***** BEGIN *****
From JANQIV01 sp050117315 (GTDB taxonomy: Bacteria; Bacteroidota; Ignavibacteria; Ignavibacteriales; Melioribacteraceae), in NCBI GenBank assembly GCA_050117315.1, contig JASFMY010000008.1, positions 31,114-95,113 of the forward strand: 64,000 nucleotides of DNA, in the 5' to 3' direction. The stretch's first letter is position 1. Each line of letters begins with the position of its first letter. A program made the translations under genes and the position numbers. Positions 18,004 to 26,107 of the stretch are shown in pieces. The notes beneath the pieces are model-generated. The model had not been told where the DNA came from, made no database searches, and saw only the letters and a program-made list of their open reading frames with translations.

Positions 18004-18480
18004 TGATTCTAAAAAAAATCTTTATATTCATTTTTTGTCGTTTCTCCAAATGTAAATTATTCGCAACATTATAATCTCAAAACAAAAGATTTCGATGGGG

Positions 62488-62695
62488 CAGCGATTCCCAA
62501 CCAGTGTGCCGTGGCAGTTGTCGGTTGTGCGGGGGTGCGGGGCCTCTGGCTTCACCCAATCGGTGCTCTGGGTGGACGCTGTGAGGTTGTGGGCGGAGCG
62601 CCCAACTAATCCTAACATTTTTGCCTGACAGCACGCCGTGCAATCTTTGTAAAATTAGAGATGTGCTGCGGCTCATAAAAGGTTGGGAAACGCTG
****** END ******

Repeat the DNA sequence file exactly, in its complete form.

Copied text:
From JANQIV01 sp050117315 (GTDB taxonomy: Bacteria; Bacteroidota; Ignavibacteria; Ignavibacteriales; Melioribacteraceae), in NCBI GenBank assembly GCA_050117315.1, contig JASFMY010000008.1, positions 31,114-95,113 of the forward strand: 64,000 nucleotides of DNA, in the 5' to 3' direction. The stretch's first letter is position 1. Each line of letters begins with the position of its first letter. A program made the translations under genes and the position numbers. Positions 18,004 to 26,107 of the stretch are shown in pieces. The notes beneath the pieces are model-generated. The model had not been told where the DNA came from, made no database searches, and saw only the letters and a program-made list of their open reading frames with translations.

Positions 18004-18480
18004 TGATTCTAAAAAAAATCTTTATATTCATTTTTTGTCGTTTCTCCAAATGTAAATTATTCGCAACATTATAATCTCAAAACAAAAGATTTCGATGGGG

Positions 62488-62695
62488 CAGCGATTCCCAA
62501 CCAGTGTGCCGTGGCAGTTGTCGGTTGTGCGGGGGTGCGGGGCCTCTGGCTTCACCCAATCGGTGCTCTGGGTGGACGCTGTGAGGTTGTGGGCGGAGCG
62601 CCCAACTAATCCTAACATTTTTGCCTGACAGCACGCCGTGCAATCTTTGTAAAATTAGAGATGTGCTGCGGCTCATAAAAGGTTGGGAAACGCTG